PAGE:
The other byproduct of aid suspension was Pakistan’s military and intelligence agencies looking more to irregular forces as a means of strengthening Pakistan’s defenses. It was terrible, but rational decision: If Pakistan could not count on the support of it’s ‘most allied ally’, it would have to find support where it could.

This scenario could easily repeat itself if Congress repeats this past mistake again.

“You risk undermining the whole edifice that the United States has been trying to support in Pakistan,” warned Shuja Nawaz of the Atlantic Council, an independent policy institute.

Moreover, the U.S. aid lies at the heart of Obama’s strategy to help stabilize a deeply impoverished country of 170 million struggling with a growing Islamic insurgency, soaring ethnic and sectarian tensions, mounting joblessness and failing education, health, energy and other services.

US-Pakistan relations may be suffering from a severe trust deficit, but his lack of trust did not develop on May 1st or when Raymond Davis shot two men in the streets of Lahore. It is the result of past failures by US policymakers to foresee the inevitable perception among their Pakistani counterparts that the US could not be trusted to support them in their time of need.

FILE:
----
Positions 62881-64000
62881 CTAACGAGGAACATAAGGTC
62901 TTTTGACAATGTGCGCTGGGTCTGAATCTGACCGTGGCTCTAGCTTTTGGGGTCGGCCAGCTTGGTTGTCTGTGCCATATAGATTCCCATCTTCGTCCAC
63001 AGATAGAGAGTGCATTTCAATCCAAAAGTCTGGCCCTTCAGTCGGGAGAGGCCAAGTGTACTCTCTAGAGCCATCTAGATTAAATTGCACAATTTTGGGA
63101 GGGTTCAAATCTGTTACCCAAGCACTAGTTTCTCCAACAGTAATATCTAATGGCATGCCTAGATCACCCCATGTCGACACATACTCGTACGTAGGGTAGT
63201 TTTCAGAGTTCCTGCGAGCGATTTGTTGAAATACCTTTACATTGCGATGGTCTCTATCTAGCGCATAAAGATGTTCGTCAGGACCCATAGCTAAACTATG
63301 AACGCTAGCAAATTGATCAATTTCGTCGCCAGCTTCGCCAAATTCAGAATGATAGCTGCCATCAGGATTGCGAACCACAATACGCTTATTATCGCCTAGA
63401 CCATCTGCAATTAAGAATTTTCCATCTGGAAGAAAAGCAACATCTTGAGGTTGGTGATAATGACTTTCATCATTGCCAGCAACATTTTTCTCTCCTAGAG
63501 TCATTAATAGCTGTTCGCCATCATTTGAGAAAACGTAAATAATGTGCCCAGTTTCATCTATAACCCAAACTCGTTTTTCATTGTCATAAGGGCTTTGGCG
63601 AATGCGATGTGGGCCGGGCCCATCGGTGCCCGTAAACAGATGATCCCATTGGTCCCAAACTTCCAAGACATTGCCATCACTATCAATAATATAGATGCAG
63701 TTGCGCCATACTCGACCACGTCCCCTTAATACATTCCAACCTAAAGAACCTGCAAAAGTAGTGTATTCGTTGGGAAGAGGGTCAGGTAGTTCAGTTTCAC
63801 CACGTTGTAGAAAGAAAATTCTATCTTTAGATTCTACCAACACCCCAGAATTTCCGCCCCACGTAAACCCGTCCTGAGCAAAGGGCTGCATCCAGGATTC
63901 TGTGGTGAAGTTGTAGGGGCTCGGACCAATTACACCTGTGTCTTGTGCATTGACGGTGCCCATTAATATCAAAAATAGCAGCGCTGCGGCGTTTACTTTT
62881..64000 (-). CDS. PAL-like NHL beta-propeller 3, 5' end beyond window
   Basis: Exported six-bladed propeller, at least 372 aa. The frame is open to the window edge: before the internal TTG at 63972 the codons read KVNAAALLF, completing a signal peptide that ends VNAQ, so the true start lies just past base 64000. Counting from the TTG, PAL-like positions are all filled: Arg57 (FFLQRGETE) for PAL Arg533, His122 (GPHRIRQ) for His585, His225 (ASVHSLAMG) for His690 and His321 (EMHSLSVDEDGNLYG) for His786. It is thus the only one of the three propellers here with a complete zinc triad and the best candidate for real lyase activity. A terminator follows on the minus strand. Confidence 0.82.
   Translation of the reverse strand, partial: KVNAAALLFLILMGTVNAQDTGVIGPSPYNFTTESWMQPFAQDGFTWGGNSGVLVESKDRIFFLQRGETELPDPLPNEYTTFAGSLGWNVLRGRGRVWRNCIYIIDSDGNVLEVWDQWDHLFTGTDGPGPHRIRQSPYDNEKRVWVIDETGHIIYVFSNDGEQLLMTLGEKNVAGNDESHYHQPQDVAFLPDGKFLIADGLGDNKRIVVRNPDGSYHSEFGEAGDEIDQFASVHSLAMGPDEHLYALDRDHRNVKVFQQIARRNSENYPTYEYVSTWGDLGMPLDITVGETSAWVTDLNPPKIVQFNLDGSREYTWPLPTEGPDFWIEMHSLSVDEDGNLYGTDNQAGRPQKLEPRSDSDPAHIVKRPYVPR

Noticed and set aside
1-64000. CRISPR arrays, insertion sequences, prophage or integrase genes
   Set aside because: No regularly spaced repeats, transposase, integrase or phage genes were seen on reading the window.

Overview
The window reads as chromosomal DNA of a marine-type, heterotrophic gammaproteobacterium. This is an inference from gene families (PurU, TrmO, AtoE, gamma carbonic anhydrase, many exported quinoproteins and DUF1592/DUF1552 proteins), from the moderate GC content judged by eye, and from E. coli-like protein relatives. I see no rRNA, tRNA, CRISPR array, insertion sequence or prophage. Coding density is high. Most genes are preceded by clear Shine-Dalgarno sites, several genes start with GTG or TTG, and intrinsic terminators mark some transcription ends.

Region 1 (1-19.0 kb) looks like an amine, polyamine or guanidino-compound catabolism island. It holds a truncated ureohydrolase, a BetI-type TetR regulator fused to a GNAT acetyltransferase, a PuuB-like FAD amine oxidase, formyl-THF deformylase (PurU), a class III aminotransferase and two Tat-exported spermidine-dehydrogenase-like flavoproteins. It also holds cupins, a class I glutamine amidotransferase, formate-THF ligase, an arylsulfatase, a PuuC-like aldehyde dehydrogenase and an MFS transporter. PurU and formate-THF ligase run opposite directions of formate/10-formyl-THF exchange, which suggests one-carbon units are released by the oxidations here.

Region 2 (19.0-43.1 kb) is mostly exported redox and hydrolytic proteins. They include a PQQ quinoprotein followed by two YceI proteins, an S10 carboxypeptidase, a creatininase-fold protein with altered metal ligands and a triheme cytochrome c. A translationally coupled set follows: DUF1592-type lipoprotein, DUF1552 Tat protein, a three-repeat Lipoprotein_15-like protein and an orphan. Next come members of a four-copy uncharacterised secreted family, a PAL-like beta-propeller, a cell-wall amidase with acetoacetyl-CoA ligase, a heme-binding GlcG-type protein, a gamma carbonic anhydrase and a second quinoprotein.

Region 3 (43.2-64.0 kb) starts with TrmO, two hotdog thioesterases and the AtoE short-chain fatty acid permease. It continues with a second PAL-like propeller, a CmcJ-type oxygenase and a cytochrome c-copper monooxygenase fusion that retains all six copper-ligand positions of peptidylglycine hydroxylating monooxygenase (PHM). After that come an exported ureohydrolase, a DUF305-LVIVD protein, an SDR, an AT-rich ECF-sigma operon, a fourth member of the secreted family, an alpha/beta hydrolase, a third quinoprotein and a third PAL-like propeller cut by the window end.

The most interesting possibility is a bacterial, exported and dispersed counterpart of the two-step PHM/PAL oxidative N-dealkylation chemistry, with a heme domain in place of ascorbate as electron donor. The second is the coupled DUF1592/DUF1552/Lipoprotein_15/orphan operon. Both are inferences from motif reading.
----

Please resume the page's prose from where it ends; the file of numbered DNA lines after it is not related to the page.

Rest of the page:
Despite these setbacks and the discovery of Osama bin Laden in Abbottabad, today presents a unique opportunity to remedy past mistakes and help Pakistanis stabilize their young democracy. Pakistani President Asif Ali Zardari has expressed his determination to reign in Pakistan’s Inter-Services Intelligence spy agency by placing it under civilian control, but as yet has not received the political support necessary to do so.

The discovery of Osama bin Laden on Pakistani territory has resulted in open discussion of a civilian inquiry by both coalition and opposition politicians in spite of insistence by military leaders for an internal review. In order for change to take place, however, the civilian institutions must have the support necessary to stand up to and reform the outsized influence of Pakistan’s military and intelligence agencies. Cutting civilian aid to Pakistan will only reinforce a failed status quo. The US should reaffirm it’s commitment to civilian democracy in Pakistan – the bold projection of a new order.

Pakistan’s Democratic Government Under Attack Following US Raid

While the US is asking tough questions about how Osama bin Laden was able to live undetected just outside a major military base, it is important to move forward with an eye not only on the past, but the future as well. Pakistan’s President Asif Ali Zardari recently wrote that he is “fighting terrorists for the soul of Pakistan.” Following the US military operation that killed Osama bin Laden, that fight has intensified, and pro-democracy forces in Pakistan are under assault from all sides.